Using data to chart a course for a new American city
For Gainesville, Florida, being a citizen-centered city is a priority. Mayor Lauren Poe and City Manager Anthony Lyons have created opportunities to collaborate with residents when developing innovations and determining how the City sets its goals.
These opportunities are anchored to what the City refers to as four main guiding questions helping Gainesville work toward its goal of becoming a “new American city.” These questions ask city leaders to build a Gainesville with (1) a strong economy, (2) a better future for each and every resident, (3) greater equity, and (4) that acts as a community model that creates space for ingenuity and partnerships.
However, the City’s ability to use data to measure its progress on meeting these goals was limited. As the City began to relaunch a strategic planning process, Mayor Poe and City Manager Lyons asked What Works Cities to work alongside their team to help improve the City’s use of data and evidence to evaluate the community model priority. Gainesville’s objective was to measure the performance of the City in creating space for ingenuity and partnerships with key stakeholders, such as the University of Florida, and continuing to engage its resident base in city operations.
Our Work Together
What Works Cities experts at the Center for Government Excellence at Johns Hopkins University and Results for America worked with the City of Gainesville to improve its use of a data as a strategic asset for producing reliable measurement and insights to improve the effectiveness and equity of service delivery. Additionally, the City revised its framework and performance management practices in order to increase staff’s use of data in decision-making and public engagement.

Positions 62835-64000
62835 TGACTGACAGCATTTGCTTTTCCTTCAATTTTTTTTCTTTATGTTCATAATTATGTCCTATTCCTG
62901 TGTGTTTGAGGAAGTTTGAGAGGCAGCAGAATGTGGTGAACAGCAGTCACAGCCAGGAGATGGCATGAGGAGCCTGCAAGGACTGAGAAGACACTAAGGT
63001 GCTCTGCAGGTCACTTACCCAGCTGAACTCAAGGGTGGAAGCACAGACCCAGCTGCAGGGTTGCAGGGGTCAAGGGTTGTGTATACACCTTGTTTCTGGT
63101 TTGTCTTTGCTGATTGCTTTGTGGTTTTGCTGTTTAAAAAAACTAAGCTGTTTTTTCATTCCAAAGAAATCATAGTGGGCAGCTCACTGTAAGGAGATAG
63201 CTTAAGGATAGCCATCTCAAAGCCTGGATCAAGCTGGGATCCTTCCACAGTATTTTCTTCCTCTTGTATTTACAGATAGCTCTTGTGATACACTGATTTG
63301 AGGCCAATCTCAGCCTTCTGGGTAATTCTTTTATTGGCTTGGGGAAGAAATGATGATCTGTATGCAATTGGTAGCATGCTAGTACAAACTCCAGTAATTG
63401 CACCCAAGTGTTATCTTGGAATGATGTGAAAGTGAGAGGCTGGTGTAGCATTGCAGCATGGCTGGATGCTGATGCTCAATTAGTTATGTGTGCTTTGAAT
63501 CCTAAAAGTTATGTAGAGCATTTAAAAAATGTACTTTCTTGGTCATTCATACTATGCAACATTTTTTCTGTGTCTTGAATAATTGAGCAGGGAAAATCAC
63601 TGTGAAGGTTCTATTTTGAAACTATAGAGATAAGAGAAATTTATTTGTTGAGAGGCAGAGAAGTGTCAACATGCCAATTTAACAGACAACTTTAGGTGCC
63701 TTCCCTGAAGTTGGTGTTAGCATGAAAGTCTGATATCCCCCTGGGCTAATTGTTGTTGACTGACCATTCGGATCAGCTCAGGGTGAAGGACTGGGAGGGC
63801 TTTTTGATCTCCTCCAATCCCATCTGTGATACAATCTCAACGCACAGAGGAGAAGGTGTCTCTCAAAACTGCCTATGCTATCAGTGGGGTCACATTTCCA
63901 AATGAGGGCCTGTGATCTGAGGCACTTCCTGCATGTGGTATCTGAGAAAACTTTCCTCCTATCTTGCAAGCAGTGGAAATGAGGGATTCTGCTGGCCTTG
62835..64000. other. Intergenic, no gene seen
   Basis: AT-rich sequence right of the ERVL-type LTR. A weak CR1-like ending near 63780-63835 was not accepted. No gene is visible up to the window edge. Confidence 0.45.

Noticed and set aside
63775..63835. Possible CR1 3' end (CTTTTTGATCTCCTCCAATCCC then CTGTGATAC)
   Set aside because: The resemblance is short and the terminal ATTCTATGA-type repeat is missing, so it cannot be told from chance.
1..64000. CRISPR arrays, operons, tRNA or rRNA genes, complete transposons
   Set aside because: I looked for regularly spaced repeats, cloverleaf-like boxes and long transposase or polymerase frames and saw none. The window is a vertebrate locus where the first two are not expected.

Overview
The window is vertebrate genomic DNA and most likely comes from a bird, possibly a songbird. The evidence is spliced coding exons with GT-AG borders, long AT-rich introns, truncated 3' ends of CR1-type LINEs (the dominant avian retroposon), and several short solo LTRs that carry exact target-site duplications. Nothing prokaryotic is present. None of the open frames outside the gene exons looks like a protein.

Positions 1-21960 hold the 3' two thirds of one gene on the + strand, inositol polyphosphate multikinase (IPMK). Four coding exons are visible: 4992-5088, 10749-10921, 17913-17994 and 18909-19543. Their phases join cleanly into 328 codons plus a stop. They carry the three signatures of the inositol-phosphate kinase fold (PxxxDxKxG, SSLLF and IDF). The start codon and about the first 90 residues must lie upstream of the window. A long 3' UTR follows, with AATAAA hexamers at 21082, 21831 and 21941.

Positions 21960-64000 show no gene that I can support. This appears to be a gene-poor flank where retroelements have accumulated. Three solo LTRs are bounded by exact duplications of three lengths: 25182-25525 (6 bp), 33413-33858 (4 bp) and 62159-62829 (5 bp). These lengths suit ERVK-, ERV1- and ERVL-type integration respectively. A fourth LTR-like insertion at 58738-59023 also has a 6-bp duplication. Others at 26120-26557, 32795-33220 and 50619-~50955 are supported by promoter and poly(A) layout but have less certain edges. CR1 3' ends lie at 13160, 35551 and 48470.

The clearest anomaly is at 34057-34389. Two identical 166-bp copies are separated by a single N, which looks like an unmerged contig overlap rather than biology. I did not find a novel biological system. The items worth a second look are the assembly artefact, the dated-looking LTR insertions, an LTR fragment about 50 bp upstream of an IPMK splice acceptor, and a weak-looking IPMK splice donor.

What Works Cities and Gainesville worked together to improve the use of data and evidence in evaluating the City’s community model priority, which aims to create space for ingenuity and partnerships.
Summary of Key Accomplishments
This work in data management and performance analytics lays the groundwork for the City to incorporate data and evidence in further aspects of its decision-making. What Works Cities and the City of Gainesville worked together to accomplish the following:
1. Learned to leverage data as a strategic asset for measuring progress and engaging stakeholders.
• Established a data governance team, processes, and resources to ensure data guides departmental decision-making.
• Began a comprehensive inventory of the City’s data resources, ensuring it is responsive to the priorities of key city stakeholders like the University of Florida.
• Streamlined the release of data onto the City’s open data portal, increasing its use by the public and city employees.
2. Used performance data to better measure how the City is creating space for ingenuity and partnerships.
• Improved the City’s performance management practices by developing a core goal and discrete priorities for the program.
• Developed a draft “Community Model” index made of appropriate metrics and measurements from across departments that can begin to help show how the City is answering its guiding questions.
With this work, Gainesville made significant strides toward using data and evidence to deliver improved results for its residents. The City will continue to build on this work by replicating the processes of developing, evaluating, and monitoring its other three guiding questions. By aligning key metrics and goals to those priorities, Gainesville will empower residents and city employees to engage more deeply in future plans for the city.